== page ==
Dr Elizabeth Boyle, De Finibus Research Associate is a Leverhulme Early Career Fellow in the Department of Anglo-Saxon, Norse & Celtic, University of Cambridge. Her doctoral thesis, entitled 'Medieval Irish Eschatology: Sources and Scholarship' (University of Cambridge, 2008), comprised studies of two Middle Irish homilies, Scéla laí brátha and Scéla na esérgi. Her current research project, entitled 'Religion and Thought in Ireland, c. 1050 - c. 1150', looks at the reception and translation of Latin theology and philosophy in Ireland.

Dr Katja Ritari, De Finibus Research Associate is a postdoctoral researcher at the Department of World Cultures, University of Helsinki. She has an MA in History from the University of Helsinki and she finished her PhD in Celtic Studies at University College Cork in 2004. Her research interests include Irish hagiography, narrative theology, concepts of holiness, and eschatology. She is currently working on a project concerned with monastic ideology and the expectation of afterlife.

Dr Tomás O'Sullivan teaches in the Department of Theological Studies, Saint Louis University, Missouri, USA. Originally from Bantry, Co. Cork, his PhD dissertation was centred on the early-ninth-century manuscript, Vat. Pal. lat. 220, an Insular-influenced homiletic collection which offers significant insights into processes of evangelisation in Carolingian Europe. His research interests focus on the intellectual culture of the early medieval Irish church, with particular emphasis on Hiberno-Latin exegesis, hagiography and eschatology, and the transmission and manuscript contexts of Hiberno-Latin and Irish homilies and related texts. He is presenting working on the production of an electronic edition of the early-twelfth-century tracts of the Norman Anonymous (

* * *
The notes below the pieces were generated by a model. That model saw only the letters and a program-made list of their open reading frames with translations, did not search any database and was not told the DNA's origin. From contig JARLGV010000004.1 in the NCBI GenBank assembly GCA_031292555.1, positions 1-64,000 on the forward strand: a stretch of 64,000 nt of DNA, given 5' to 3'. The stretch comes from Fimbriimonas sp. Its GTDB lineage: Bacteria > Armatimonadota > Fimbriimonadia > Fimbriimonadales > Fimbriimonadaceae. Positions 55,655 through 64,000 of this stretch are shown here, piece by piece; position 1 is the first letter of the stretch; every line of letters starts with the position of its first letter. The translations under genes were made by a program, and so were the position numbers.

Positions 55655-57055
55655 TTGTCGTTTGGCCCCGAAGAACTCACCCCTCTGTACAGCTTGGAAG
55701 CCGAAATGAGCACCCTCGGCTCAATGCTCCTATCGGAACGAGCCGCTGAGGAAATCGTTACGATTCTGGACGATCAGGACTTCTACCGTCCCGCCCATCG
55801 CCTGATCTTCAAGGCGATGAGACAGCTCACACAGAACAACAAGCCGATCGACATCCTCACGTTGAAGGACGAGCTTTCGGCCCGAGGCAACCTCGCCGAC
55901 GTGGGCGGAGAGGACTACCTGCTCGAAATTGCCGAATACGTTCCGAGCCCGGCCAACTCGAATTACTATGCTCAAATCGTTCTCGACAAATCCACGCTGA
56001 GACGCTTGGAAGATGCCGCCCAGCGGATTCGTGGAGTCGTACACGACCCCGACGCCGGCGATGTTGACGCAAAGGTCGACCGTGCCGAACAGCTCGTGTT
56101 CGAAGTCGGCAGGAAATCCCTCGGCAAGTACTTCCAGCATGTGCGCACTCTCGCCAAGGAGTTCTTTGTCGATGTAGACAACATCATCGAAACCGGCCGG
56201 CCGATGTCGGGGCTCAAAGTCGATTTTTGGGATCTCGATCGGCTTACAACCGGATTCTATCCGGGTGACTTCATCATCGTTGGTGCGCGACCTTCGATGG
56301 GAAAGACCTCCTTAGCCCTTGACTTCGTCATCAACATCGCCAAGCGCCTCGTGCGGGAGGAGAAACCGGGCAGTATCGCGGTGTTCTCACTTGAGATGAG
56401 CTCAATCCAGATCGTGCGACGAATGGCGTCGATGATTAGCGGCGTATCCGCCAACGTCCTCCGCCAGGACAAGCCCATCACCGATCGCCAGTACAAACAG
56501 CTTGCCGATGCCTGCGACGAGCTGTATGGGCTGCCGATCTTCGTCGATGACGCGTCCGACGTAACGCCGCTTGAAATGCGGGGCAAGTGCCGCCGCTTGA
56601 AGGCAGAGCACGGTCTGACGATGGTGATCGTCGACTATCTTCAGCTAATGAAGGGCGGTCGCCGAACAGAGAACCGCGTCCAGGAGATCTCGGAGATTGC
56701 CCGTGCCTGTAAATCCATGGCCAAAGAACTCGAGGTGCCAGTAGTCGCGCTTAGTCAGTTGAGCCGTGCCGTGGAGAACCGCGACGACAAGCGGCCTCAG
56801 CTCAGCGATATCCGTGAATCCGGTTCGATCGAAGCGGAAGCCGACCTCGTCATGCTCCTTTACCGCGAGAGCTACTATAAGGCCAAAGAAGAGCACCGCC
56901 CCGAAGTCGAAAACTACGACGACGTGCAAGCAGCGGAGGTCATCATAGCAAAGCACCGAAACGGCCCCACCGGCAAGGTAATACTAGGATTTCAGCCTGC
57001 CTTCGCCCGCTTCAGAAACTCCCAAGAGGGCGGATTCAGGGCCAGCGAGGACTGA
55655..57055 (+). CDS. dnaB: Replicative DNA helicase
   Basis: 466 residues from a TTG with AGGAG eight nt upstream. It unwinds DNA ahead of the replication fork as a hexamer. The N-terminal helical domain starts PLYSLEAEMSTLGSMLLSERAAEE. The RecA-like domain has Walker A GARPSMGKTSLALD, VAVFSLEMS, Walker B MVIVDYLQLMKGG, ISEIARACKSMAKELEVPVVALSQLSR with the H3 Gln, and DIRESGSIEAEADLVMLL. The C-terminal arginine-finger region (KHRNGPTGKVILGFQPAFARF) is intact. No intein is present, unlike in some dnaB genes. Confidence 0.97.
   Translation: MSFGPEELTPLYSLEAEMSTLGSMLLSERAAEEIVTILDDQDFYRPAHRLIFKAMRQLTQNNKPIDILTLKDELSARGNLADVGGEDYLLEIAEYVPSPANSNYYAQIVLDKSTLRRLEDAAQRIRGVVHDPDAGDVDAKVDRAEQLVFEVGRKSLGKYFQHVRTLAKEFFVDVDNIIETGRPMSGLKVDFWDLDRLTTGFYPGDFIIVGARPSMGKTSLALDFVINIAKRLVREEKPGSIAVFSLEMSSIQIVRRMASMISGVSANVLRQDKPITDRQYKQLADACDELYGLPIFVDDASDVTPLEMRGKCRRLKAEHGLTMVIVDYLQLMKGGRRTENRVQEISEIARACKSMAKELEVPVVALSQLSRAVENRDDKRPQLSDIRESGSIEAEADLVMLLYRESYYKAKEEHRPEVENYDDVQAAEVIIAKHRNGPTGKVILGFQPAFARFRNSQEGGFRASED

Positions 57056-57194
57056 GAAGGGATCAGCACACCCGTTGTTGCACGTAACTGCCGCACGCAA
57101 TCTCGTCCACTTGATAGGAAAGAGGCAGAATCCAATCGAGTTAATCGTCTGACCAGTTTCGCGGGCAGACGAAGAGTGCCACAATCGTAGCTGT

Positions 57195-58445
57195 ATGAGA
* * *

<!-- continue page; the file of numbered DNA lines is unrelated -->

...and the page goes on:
Advisory Board

Prof Rémi Gounelle
Professor of Christian Antiquity in the Faculty of Protestant Theology, University of Strasbourg
Member of the Association pour l'étude de la littérature apocryphe chrétienne editorial committee

Dr Jason Harris
School of History, UCC
Member of the Irish Latin Project

Prof Anthony Hilhorst
Professor Emeritus of New Testament and Early Christian Studies at the University of Groningen

Prof Michael Lapidge
Professor Emeritus of the Dept of Anglo-Saxon, Norse and Celtic, Cambridge University

Prof Bernard McGinn
Naomi Shenstone Donnelley Professor Emeritus of Historical Theology and of the History of Christianity in the Divinity School, Chicago University

Prof Martin MacNamara
Professor Emeritus, Milltown Institute and member of the Apocrypha Hiberniae editorial board and the Irish Biblical Association

Liam P. Ó Murchú
Senior Lecturer in the School of Irish Learning, UCC

Prof Pádraig Ó Riain
Professor Emeritus of Early and Medieval Irish, UCC. Principal Investigator of the Locus Project

Prof Charles D. Wright
Professor of English, Illinois University

De Finibus, c/o Sean agus Meán-Ghaeilge, UCC

G19, Bloc A, Urlár na Talún, Áras Uí Rathaille / G19, Block A, Ground Floor, O'Rahilly Building